How to Deal with Unhappy Employees

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As we have noted in a previous blog, disgruntled workers are a drain on your company. Today’s business environment is volatile, and people become anxious in times of uncertainty. The result is that some of your employees are going to become unhappy and they are going to start rumors or start complaining in a way that will de-motivate your team. Unhappy and unproductive employees can threaten your business, no matter what role they play in the organization. You need to disarm these toxic naysayers before they can do irreparable damage to your team’s productivity and ultimately your company.

There was an interesting post recently from the Harvard Business Review offering nine tips on how to deal with disgruntled employees. As Rosabeth Moss Kanter writes in her blog entry:

“In one recent case, the chief financial officer of a small company was fired for possible expense account violations, and he was also seen as a poor strategist and weak team player. The former CFO did not go quietly. He consulted a lawyer, then went to a second and a third when the first one said he didn’t have a case. He rallied friends who sent emails to prominent customers about his grievance. Meanwhile, the CEO and new CFO had to raise capital and revenues to make up for the shortfall, which the disgruntled former CFO blamed on everyone else. His loud voice and tale of mistreatment threatened to topple the entire enterprise.”

Here is a synopsis of Kanter’s advice on how to deal with disgruntled workers: how to deal with unhappy employees

1. Don’t give problem workers power. Isolate problem employees by creating a single line of managerial command so that disgruntled worker’s complaints and concerns can only go to one manager, which means they have a minimal impact on overall productivity.

2. Keep telling the positive story. Remind everyone about the organization’s mission, its accomplishments, and its goals so others don’t get mired in the negative minutiae.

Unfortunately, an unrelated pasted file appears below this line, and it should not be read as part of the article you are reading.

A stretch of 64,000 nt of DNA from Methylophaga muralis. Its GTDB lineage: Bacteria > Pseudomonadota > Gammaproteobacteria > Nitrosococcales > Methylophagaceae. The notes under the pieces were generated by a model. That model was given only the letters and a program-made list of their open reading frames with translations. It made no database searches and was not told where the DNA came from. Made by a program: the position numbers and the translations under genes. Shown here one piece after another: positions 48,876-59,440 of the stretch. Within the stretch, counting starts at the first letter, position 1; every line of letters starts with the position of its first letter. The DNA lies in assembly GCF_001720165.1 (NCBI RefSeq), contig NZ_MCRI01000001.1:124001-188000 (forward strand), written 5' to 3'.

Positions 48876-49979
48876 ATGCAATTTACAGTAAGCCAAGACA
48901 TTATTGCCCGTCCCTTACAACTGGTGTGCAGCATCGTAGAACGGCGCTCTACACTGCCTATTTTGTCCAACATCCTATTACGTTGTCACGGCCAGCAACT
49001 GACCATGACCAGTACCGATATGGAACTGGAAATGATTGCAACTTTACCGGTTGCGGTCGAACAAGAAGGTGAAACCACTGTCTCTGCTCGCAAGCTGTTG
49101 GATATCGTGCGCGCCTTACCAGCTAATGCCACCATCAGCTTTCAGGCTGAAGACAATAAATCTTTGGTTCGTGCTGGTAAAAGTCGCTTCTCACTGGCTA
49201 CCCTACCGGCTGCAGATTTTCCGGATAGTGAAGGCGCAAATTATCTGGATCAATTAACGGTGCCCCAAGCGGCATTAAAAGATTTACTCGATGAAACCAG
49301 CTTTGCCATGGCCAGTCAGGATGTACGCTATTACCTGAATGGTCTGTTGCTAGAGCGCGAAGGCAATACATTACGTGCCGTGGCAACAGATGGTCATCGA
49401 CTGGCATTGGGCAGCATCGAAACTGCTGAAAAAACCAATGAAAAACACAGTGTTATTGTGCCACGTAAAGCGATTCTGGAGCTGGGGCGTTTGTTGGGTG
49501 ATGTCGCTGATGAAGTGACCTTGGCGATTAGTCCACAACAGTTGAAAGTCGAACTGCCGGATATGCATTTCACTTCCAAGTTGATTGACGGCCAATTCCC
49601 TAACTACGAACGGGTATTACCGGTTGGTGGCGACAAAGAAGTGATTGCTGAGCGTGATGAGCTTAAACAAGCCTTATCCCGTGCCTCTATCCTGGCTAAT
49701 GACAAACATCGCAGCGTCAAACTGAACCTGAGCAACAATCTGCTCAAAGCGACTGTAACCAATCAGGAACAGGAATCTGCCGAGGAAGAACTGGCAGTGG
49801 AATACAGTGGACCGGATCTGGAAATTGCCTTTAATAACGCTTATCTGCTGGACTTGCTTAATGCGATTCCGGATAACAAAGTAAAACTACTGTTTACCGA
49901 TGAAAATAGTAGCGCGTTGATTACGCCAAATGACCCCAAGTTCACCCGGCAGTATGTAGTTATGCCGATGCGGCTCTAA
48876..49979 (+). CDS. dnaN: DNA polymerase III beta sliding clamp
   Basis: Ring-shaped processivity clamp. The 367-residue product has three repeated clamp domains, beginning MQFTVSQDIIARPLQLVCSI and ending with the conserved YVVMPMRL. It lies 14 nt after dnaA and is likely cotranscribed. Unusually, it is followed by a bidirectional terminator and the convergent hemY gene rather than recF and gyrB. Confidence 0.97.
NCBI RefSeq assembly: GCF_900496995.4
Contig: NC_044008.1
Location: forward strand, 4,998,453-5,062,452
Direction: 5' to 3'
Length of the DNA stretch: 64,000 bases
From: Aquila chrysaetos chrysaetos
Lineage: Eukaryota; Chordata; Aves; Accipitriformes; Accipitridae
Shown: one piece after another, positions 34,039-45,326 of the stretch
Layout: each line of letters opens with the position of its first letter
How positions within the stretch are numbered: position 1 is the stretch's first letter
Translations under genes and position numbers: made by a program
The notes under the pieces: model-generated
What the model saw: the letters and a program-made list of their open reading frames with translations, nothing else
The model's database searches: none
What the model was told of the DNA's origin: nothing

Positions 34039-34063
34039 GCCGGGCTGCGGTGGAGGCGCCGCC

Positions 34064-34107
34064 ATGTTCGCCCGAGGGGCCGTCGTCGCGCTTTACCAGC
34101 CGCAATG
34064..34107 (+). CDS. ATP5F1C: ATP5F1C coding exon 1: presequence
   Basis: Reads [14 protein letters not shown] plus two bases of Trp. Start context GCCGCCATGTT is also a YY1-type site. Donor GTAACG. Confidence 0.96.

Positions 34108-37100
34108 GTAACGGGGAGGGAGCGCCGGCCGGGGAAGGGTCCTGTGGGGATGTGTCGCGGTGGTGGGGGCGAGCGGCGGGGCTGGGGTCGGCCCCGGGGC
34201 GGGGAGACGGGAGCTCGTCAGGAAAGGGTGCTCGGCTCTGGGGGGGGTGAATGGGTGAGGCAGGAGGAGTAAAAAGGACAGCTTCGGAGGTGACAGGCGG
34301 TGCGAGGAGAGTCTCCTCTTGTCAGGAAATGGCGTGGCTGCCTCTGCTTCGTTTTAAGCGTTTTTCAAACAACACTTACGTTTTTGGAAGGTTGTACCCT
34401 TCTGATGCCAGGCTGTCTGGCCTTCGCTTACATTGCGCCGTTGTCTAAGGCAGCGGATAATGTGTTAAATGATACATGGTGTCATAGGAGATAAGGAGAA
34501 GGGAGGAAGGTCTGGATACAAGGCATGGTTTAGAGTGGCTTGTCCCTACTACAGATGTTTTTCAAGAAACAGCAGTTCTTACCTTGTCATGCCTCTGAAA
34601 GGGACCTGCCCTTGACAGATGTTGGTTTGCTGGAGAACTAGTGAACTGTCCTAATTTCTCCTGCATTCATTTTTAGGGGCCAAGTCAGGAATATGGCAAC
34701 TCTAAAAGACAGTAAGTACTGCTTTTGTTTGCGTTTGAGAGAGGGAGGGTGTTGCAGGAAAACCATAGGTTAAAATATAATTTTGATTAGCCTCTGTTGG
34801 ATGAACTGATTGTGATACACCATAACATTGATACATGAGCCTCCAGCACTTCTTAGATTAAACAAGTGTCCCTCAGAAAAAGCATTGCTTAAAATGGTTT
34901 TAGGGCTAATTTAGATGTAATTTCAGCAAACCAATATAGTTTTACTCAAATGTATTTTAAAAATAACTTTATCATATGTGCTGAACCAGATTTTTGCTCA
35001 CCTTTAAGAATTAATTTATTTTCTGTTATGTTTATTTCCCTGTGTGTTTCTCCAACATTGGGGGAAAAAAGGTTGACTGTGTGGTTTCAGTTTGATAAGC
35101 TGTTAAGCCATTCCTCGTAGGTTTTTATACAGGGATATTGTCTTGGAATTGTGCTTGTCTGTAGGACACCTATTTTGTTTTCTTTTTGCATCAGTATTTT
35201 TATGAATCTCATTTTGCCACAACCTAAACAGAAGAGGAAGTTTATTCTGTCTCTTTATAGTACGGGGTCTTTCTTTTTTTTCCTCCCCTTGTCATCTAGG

3. Don’t get angry. Keep your tone calm and professional, and don’t start retelling stories or gossip. Recent research shows that those who tell tales are the ones who end up looking the worst.

4. Don’t restate complaints for the other party. If you have to address a negative issue or concern, use simple statements and acknowledge that a problem has arisen. Don’t lend credibility to the complaints by providing information that may or may not be an issue for other workers.

5. Never assume that being right is enough. Make sure you have all the facts for the court, but remember that facts don’t always carry weight in the court of public opinion. You need to operate from your convictions and demonstrate good judgment, authenticity, and consistency.

6. Use small gestures. You may not be completely in the right, and a slight concession can demonstrate empathy and understanding. Offering a disgruntled worker a small “win” can make it easier to resolve a larger conflict, but set clear limits.

7. Nip rumors in the bud. Don’t let rumors and false statements stand without a response. Be forthright, accurate, and if you can, memorable in your response so you can put forward an accurate counter story without repeating the original rumor.

8. Keep your allies well informed. Get their support and give them facts and details.

9. Keep moving forward. Don’t let a problem employee or rumors disrupt operations if you can avoid it. Announce plans and keep everyone focused on a positive future.

Part of the job of senior managers is to keep the corporate vision alive. When you have toxic employees undermining operations, it’s challenging to keep your eye on long-term objectives, but the best defense against cranky workers is maintaining a positive attitude and a clear vision, and sharing that vision.